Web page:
Renting a property

Tenancy guidance, support and advice

We are currently only able to offer you basic support, guidance and advice. For support and detailed information please visit the following websites

Portsmouth and District Private Landlords Association

Residential Landlord Association

National Landlords Association

Shelter - Private Renting

Citizens Advice

Gov.UK Private Renting

Tenancy Rights

Rent it Right is here to provide you with information about everything you need to know to get the most out of your rented property. Here you can find a host of information from your rights as a tenant to how to report a problem of disrepair.

Your rights as a tenant

  • To know and be aware of the full terms of the tenancy agreement
  • To know the name and address of the landlord
  • To reside in a property that is in adequate condition for rental purposes, free from defects
  • To receive reasonably prompt repairs and maintenance to damaged items
  • To live in safe accommodation, with all equipment, gas and electrical systems meeting the required safety standards
  • To have a Gas Safe Inspection Certificate produced annually and at the start of each tenancy
  • To have quiet enjoyment of the property, free from demands for access without prior notification, or interference with utilities or other supplies to the property
  • To have a rent book, if the rent is payable on a weekly basis
  • A reasonable (statutory) period of notice if the landlord wants the agreement to end
  • To have the security deposit returned within a reasonable period of time subject to the necessary checks on the property and up-to-date rental payments

If you do not know who your landlord is, write to the person or company you pay rent to. Your landlord can be fined if they do not give you this information within 21 days.

Your responsibilities as a tenant

  • Pay the agreed rent in full and on time
  • Make sure no damage is caused to the property or its contents, whether by yourself or members of the household or visitors
  • Consult your landlord about making any alterations to the property, requesting written permission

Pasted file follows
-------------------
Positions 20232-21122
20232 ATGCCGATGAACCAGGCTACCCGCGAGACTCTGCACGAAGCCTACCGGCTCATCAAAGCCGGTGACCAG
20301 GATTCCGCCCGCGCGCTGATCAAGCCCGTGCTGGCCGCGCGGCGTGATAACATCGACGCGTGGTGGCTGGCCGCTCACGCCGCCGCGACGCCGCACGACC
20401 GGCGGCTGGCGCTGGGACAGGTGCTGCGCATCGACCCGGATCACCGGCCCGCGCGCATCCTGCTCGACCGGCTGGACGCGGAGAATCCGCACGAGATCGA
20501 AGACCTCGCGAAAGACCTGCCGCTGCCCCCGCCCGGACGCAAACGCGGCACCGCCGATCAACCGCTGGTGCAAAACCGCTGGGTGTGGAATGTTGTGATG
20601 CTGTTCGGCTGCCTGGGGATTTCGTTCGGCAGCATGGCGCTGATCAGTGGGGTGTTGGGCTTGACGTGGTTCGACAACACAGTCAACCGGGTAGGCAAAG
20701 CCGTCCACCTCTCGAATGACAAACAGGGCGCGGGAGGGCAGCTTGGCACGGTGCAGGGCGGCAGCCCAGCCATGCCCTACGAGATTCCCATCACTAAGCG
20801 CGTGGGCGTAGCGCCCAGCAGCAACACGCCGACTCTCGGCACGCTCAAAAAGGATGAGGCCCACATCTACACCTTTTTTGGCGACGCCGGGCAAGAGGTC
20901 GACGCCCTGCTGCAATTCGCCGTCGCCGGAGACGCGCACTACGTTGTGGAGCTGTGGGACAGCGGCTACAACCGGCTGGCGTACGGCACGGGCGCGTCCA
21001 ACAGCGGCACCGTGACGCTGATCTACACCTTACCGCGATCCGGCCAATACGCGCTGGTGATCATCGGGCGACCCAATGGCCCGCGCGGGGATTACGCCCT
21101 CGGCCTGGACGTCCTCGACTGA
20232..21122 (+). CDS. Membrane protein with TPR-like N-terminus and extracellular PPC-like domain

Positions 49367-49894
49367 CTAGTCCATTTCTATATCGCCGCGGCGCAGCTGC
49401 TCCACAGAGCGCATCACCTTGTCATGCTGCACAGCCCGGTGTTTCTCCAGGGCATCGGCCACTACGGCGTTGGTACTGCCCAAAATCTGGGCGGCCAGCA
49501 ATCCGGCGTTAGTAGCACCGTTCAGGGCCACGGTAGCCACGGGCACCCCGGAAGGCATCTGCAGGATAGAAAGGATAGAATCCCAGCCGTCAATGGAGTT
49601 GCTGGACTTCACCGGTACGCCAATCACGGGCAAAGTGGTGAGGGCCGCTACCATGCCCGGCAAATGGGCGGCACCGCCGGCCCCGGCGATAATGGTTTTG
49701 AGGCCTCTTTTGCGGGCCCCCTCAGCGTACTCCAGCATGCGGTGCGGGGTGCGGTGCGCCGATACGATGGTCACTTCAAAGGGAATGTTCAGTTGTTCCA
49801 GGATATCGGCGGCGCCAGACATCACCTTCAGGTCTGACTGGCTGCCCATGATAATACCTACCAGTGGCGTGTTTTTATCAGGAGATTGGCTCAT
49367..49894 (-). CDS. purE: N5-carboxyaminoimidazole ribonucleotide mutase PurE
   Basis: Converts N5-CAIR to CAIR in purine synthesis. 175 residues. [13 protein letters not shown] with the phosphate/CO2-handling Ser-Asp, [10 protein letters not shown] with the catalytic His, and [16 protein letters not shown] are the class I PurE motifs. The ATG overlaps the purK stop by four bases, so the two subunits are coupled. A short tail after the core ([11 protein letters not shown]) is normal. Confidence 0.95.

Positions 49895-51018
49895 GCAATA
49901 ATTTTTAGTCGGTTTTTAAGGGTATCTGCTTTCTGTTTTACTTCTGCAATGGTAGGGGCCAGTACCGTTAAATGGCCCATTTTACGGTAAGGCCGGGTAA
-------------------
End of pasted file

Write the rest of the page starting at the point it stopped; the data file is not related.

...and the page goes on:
• Report any damage or need for repairs to the landlord
  • Not to cause disturbance, nuisance or annoyance to neighbours
  • Provide the landlord with access to the property for the purpose of inspection, or to carry out repairs, as long as sufficient notice has been provided (24 hours)
  • Obtain written permission from your landlord if you want to sub-let or take in a lodger
  • Give the agreed amount of notice to your landlord if you wish to terminate the agreement and leave the property
  • Not to leave the property unoccupied for longer than 14 days without informing the landlord or managing agent.

If you don’t fulfil your responsibilities your landlord has the right to take legal action to evict you.


A deposit is a sum of money that a landlord or the agent can request at the beginning of a tenancy to act as security against incidences such as non-payment of rent or damage to property.

For the purposes of the tenancy deposit protection schemes, a deposit is defined as money held, by the landlord or other, as security for:

  • the performance of any obligations of the tenant, or
  • the discharge of any liability of the tenant arising out of the tenancy

With effect from 6 April 2007, a deposit paid in relation to an assured shorthold tenancy must be protected in a government-approved scheme. A tenancy deposit taken from an assured shorthold tenant can only consist of money.

The tenancy deposit protection rules have been amended several times since they were first introduced in 2007. A landlord/agent who fails to comply within the relevant time limit is liable to financial sanctions and restrictions on the use of a section 21 notice to end the tenancy.

There are set time limits within which a landlord should comply with the requirements of the tenancy deposit scheme. These will depend on when the tenancy deposit was received by the landlord. For further information about deposits, please follow this link.

Getting a deposit back at the end of a tenancy

Your landlord must return your deposit within 10 days of you both agreeing how much you will get back. Contact a tenancy deposit scheme (TDP) if you’re not sure whether your deposit has been protected.

The three tenancy deposit schemes are:

If you are in a dispute with your landlord, then your deposit will be protected in the deposit scheme until the issue is sorted out.

If you think that your landlord hasn't used a TDP scheme when they should have, you can apply to your local county court.

If the court finds your landlord hasn’t protected your deposit, it can order the person holding the deposit to either:

  • repay it to you
  • pay it into a custodial TDP scheme’s bank account within 14 days

The court may also order the landlord to pay you up to 3 times the deposit within 14 days of making the order.

Tenancy Agreements

A tenancy agreement is a contract between you and your tenants. It sets out the legal terms and conditions of the tenancy. It can be written down or oral. For further information visit our Tenancy Agreements section.